Category: 2004


The Disruption of the U.S. Constitutional Symmetry of Intellectual Property to Gain Conformity with an International Property Framework: A Road to a Global Market or a Tripping Point to the Gradual Collapse of the U.S. Economy?

John C. Hughs In a spectrum of governments that range from totalitarian (dictator or communism) to tribal (without any central government), there is a unique form that provides a symmetrical balance between the government and the independent inventor; this symmetrical balance produces technological advancement. Once this symmetrical balance is discovered, it allows independent inventors to have secure and unchangeable protection from the federal government that facilitates the courage and mentality to take risks of time, effort and wealth. The willingness of free inventors to take a chance on the free market without government intervention but with inventor controlled government exclusionary...

Been Deep Linked? Apparent Authority Might Link You to Liability

Tan Pham Current trends in trademark law have not met the issue of deep linking with open arms. To date, there is a dearth of cases that touch on deep linking and trademark infringement. Cases such as Ticketmaster Corp. v. dismissed claims of deep linking as trademark infringement with little explanation, simply stating that deep linking itself is not a trademark violation absent “confusion of source.” Yet, there is no case to set the boundaries at the other end of when deep linking would be trademark infringement; it can be implied then that the traditional tests of likelihood of confusion would most...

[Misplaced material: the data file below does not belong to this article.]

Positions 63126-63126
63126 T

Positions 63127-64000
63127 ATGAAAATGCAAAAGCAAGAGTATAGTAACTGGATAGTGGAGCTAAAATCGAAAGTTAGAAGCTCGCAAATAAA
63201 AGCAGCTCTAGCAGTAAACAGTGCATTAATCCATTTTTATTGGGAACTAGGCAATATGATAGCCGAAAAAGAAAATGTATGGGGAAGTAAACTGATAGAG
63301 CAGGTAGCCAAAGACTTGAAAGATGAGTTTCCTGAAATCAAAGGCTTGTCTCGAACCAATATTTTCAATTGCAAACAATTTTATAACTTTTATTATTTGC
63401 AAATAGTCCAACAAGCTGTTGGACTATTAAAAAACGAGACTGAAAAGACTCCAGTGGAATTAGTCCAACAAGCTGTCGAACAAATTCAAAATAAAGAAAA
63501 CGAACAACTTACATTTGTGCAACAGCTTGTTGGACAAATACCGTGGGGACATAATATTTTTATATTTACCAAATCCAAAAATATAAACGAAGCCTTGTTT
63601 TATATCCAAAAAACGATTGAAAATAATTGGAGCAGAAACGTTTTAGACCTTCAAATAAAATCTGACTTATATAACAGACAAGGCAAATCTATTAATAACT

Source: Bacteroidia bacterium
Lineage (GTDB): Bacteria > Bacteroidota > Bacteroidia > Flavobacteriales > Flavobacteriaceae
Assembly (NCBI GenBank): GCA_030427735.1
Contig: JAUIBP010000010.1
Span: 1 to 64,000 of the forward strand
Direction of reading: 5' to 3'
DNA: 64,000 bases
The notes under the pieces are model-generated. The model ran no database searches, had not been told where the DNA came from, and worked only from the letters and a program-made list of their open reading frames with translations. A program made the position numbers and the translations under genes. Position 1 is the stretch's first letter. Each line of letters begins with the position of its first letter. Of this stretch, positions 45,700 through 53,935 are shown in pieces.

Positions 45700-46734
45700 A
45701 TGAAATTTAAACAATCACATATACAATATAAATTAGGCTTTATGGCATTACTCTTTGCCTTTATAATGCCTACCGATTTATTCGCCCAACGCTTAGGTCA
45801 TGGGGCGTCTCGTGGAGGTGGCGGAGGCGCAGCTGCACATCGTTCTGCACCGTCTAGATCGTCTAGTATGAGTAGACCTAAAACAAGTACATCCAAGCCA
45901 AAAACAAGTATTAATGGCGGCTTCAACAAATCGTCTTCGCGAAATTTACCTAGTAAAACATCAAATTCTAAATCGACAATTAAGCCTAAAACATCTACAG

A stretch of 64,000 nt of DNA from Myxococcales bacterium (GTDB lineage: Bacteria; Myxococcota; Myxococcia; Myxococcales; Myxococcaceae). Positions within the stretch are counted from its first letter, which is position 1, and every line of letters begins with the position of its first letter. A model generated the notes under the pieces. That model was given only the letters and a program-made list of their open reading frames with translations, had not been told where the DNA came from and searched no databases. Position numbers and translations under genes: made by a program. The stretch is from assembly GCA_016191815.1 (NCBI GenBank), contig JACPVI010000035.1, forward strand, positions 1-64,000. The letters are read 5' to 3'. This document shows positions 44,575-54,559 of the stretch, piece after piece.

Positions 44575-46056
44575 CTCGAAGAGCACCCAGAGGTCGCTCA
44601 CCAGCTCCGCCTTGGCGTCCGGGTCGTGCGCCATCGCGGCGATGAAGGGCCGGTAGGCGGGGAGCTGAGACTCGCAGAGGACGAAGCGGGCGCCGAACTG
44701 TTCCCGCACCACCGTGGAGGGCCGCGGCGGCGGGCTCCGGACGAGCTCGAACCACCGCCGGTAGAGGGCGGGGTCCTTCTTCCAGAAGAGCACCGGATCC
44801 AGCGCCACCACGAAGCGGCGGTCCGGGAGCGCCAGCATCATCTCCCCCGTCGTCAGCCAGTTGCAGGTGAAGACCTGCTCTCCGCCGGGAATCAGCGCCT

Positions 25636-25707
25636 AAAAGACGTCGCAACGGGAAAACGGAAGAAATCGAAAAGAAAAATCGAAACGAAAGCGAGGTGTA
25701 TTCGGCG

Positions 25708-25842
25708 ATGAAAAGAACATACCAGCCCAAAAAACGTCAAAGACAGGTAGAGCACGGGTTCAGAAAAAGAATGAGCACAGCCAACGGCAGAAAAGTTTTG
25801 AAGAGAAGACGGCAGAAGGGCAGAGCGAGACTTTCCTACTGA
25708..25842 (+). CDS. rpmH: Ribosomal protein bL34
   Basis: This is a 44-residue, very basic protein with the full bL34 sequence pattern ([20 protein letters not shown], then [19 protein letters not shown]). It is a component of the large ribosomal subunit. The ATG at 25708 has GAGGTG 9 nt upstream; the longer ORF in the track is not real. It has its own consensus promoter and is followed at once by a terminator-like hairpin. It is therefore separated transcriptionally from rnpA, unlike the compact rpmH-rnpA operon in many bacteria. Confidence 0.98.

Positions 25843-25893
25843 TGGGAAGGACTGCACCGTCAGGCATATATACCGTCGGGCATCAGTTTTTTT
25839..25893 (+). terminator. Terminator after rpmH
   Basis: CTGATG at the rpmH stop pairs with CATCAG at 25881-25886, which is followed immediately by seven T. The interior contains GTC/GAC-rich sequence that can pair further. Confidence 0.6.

The Best Offense Is a Good Defense: How the Washington [NFL team] Overcame Challenges to Their Registered Trademarks

Lynette Paczkowski Editors Note: This article contains a racial slur the IPTF does not support. Discussion of the slur is in a purely academic context. Please direct any comments or questions to In 1999, the Trademark Trial and Appeal Board (“TTAB”) decided Harjo v. Pro-Football, Inc., in which a group of Native Americans (the “Petitioners”) alleged that the term “Redskin(s)” was a pejorative, derogatory, degrading, offensive, scandalous, contemptuous, disreputable, disparaging and racist designation for a Native American person; the marks owned by Pro-Football, Inc. (“Pro-Football”), were offensive, disparaging and scandalous; Pro-Football’s use of the marks offended the petitioners and other...